There are four main categories of Viking place names in England:
- Place names ending in -by, such as Selby or Whitby. These -by endings are generally places where the Vikings settled first. In Yorkshire there are 210 -by place names. The -by has passed into English as ‘by-law’ meaning the local law of the town or village.
- Place names ending in -thorpe, such as Scunthorpe. The -thorpe names are connected with secondary settlement, where the settlements were on the margins or on poor lands. There are 155 place names ending in -thorpe in Yorkshire.
- Place names as a mixture of Anglo-Saxon and Viking words. These are known as ‘Grimston hybrids’, because -ton is an Anglo-Saxon word meaning town or village, and Grim is a Viking name. The idea is that a Viking took over an Anglo-Saxon place and called it after himself. (Women’s names are very rare in place names). There are 50 ‘Grimston hybrid’ names in Yorkshire.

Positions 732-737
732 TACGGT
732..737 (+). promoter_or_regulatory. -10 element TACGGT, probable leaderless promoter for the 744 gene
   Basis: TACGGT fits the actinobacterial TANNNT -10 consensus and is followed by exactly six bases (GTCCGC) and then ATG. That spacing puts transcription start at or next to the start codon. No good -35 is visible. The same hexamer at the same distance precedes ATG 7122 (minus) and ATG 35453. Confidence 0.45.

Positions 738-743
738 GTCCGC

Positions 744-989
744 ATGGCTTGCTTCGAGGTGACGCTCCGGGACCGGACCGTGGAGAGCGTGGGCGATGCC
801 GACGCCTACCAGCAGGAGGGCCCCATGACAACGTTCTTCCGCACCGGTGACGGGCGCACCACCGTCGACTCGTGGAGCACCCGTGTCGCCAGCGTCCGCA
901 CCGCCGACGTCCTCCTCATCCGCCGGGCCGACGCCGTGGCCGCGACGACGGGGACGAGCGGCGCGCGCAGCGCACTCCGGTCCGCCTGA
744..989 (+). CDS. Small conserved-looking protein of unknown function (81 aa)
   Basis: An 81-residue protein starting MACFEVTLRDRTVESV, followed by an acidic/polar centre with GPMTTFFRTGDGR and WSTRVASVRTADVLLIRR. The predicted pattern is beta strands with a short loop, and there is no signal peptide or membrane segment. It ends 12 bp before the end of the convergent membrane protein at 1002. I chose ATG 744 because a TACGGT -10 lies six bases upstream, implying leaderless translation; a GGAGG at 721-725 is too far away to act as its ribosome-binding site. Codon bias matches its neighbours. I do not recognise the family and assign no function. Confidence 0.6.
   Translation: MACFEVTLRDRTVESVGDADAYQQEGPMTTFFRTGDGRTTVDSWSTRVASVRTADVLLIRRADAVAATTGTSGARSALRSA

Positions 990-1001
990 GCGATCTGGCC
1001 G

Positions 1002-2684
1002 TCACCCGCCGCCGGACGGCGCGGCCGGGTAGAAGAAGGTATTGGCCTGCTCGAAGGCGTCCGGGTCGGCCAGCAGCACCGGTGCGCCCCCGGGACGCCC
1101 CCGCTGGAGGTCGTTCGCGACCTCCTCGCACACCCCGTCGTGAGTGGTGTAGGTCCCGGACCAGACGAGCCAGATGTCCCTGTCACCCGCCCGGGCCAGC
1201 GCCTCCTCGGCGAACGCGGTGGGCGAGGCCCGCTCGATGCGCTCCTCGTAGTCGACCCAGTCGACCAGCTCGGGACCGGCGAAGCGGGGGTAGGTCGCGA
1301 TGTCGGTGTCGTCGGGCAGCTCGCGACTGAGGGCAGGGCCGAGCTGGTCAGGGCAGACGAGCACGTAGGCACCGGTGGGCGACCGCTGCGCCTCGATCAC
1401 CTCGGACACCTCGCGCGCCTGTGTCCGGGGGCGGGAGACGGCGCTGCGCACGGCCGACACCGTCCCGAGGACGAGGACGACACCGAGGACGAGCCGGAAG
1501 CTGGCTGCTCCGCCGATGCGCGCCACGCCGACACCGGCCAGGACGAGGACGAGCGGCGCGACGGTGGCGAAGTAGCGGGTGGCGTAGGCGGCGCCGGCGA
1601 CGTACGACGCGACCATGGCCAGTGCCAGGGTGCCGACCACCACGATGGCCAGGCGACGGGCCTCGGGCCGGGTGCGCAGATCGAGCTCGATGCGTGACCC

- Changes in pronunciation. The Anglo-Saxon place name Shipton was difficult for the Vikings to say, so it became Skipton.
There are several arguments connected with these place names. Some historians have argued that the Viking invasions involved very large numbers of people because there are so many Viking place names. Other experts have argued that once the Viking language became the main language of the region, place names would naturally be named using Viking words. Another factor is that few large Viking settlements were on entirely new sites: many Viking settlements continued on the traditional Anglo-Saxon sites.
Language has also become part of the debate. Some Scandinavian words have become part of the English language, such as ‘husband’, ‘knife’ or ‘window’. There are a large number of Scandinavian words in English connected with farming or boats, such as the ‘keel’ of a boat, which indicate the importance of farming and sailing. However, most evidence suggests that the Vikings began to speak English quite quickly, and also stopped writing in runes.